conductor and all, but it is hoped
Maestro Campanini will understand it
is not an Omaha practice to thus dis
turb musical effects so impressive as
those interfered with by the energetic
baggageman last night.
South High to
City on Friday
Coach Patton's South High foot
ball team will go' to Nebraska .City
Friday morning to play one, of its
hardest games the same afternoon'
with the school team of that town.
For three years past the local teams
have won over Nebraska City teams
in both foot ball and basket ball. A
rivalry as ancient as the schools
themselves has existed,
Patton has developed a powerful
offense in shifting Dworak from
fullback to halfback. For three years
this worthy plugged the line and did
admirably. In shifting Nestor, re
cruited quarter of last year, from the
general's position to Dworak's old
place he has added speed where
weight once existed. Emigh, at the
other half, has been giving a good
account of himself, while Etter. at
full, a new man, is considered a find.
Corr, star end, and Rugie, big
tackle, are showing up well in scrim
mage. . There is a chance that O'Con
nor, freshman tackle, will be up in his
studies and back on the line again
before the game Friday. O'Connor
is proving himself one of the best
tackles in the history of the school.
He has three years ahead of him.
Huskers May Face
Chicago, Oct. 25. A leading west
ern foot ball eleven will be invited
to compete in a post season game
against one of the eastern colleges
this year, according to advices re
ceived today from Walter E. Hap
good, secretary of the Boston Na
tionals. The game will be played the Satur
day after Thanksgiving in the Boston
base ball park. As elevens of the
"Big Nine" are barred from post sea
son contests, Nebraska, Notre Dame
or Michigan will be invited to make
"Chirk" F.vana Beaten.
Memphla, Tenn., Oct S4. "Chick" Evana
ot Chicago, national open and amateur golf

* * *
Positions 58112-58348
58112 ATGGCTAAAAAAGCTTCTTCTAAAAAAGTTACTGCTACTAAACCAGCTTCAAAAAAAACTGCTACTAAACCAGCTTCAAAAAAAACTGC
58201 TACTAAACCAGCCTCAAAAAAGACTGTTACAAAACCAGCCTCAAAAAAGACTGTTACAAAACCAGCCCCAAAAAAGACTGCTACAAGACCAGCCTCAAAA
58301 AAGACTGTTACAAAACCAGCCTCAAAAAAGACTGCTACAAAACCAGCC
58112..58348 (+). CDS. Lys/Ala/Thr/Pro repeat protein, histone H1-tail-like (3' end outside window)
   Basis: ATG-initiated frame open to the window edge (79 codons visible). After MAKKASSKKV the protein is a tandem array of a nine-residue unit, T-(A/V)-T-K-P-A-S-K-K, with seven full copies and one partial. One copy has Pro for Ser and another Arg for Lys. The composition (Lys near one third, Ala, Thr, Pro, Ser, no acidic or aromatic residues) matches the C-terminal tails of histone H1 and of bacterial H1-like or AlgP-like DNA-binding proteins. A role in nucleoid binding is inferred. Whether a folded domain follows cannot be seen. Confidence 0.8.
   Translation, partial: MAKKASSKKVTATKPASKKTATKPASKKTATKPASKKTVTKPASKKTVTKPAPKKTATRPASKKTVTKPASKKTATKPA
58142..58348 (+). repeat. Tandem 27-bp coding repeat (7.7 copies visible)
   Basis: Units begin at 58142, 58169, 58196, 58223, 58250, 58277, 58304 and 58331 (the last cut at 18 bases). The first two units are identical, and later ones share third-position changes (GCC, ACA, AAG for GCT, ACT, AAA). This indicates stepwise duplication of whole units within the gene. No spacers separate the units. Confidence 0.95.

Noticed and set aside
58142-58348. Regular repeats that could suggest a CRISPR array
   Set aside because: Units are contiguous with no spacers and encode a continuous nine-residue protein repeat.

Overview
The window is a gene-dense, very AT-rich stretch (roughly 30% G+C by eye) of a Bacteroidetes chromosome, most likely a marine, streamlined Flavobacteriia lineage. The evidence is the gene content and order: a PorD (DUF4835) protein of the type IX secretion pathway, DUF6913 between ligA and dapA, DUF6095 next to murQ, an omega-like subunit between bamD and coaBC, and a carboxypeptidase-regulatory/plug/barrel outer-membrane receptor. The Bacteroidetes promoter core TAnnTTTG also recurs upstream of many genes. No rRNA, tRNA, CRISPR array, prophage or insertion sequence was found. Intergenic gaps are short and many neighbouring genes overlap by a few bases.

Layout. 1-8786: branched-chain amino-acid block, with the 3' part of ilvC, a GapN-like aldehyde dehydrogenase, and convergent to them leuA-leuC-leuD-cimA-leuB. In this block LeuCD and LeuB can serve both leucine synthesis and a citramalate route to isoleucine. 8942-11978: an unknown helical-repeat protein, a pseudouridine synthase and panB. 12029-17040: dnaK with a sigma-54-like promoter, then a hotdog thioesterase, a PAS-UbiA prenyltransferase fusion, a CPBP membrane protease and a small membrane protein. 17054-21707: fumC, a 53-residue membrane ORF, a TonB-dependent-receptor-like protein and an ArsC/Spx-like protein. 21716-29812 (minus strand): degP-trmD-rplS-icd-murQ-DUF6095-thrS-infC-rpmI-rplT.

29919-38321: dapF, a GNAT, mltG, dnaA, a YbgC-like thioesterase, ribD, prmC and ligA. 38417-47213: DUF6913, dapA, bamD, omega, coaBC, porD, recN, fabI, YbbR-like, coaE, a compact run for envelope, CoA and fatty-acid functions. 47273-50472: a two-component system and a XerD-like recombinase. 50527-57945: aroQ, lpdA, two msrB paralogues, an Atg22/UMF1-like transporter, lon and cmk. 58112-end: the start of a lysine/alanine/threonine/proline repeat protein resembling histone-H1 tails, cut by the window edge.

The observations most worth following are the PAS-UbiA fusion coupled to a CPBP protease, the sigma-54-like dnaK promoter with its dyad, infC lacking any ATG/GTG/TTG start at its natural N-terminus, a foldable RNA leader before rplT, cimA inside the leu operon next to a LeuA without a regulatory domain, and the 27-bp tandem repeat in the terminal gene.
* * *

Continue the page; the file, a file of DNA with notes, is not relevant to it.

champion, and Martin J, Condon of Memphla
were defeated today one up by Ned Hawyer
of Chicago and J. P. Edrlngton, a Memphla
player In an elghteen-hole exhibition four
some at tha Memphla Country olub.
THE ELUSIVE DIFFERENCE The. out
ward appearance of Batterlea and Igni
tion Syltema are very almilar. It'a the
"stuff" Inside of artlclea bearing the
Delco and Exlda names that wa want to
tell you about.
' DELCO-EXIDE SERVICE STATION
2024 Farnaan St. Omaha, Neb.
I Delco j'"?
I Phone Douglas 3607. I
Republican Candidate Resents
Attempt to Cast Suspicion
Upon His Loyalty.
KENNEDY ALSO SPEAKS
Fremont, Neb., Oct. 25. (Special.)
To an almost affectionate audience
of old friends, both republican and
democratic, who gathered at the head
quarters of the Hughes-Fairbanks
club here last night, Williim P. War
ner, republican candidate for congress
from the Third district, and John L.
Kennedy, republican candidate for
United States senator, delivered the
last of their speeches in the joint
campaign of the Third district, which
has been going on for the last ten
days in spite of rain, snow and muddy
roads. The republican headquarters
were gayly decorated in bunting of
stars and stripes and a profusion of
flags. The Fremont band played.
Standing out in relief against a back
ground of Old Glory Mr. Warner,
amid cheers which almost drowned
out his words, shamed the Columbus
Telegram and its democratic editor,
Edgar Howard, for seeking jto cast
a suspicion as to his loyalty to the
United States upon him because his
brother happened to be a resident
of Canada -and a member of the
Canadian army. Many citizens of
German extraction were present and
assured Mr. Warner publicly of their
indignation that an attempt should
be made to influence, their vote by
such political claptrap. It was plain
to see that Mr. Warner was among
friends and his earnest and unaffected
manner as he set forth his claims to
the election as congressman drew
much favorable comment.
C. E. Abbott Presides.
C. E. Abbott, city attorney of Fre
mont, acted as chairman of the meet
ing, and following Mr. Warner's
speech he introduced John L. Ken
nedy, who for more than an hour
and a half stirred his audience with
his patriotic utterances, his speech
being interspersed with humorous
bits which caused frequent ripples of
merriment to run over the crowd. The
crowd was for Kennedy from the
start and at times the applatrse and
cheering became a positive uproar.
The crowd was a mixture of all na
tionalities and both republican and
democratic, and all gathered about
Mr. Kennedy after he had finished
and expressed their pleasure at hear
ing him so fairly discuss the ques
tions before the voters, and so care
ful of the requirements of strict neu
trality, discuss the problems growing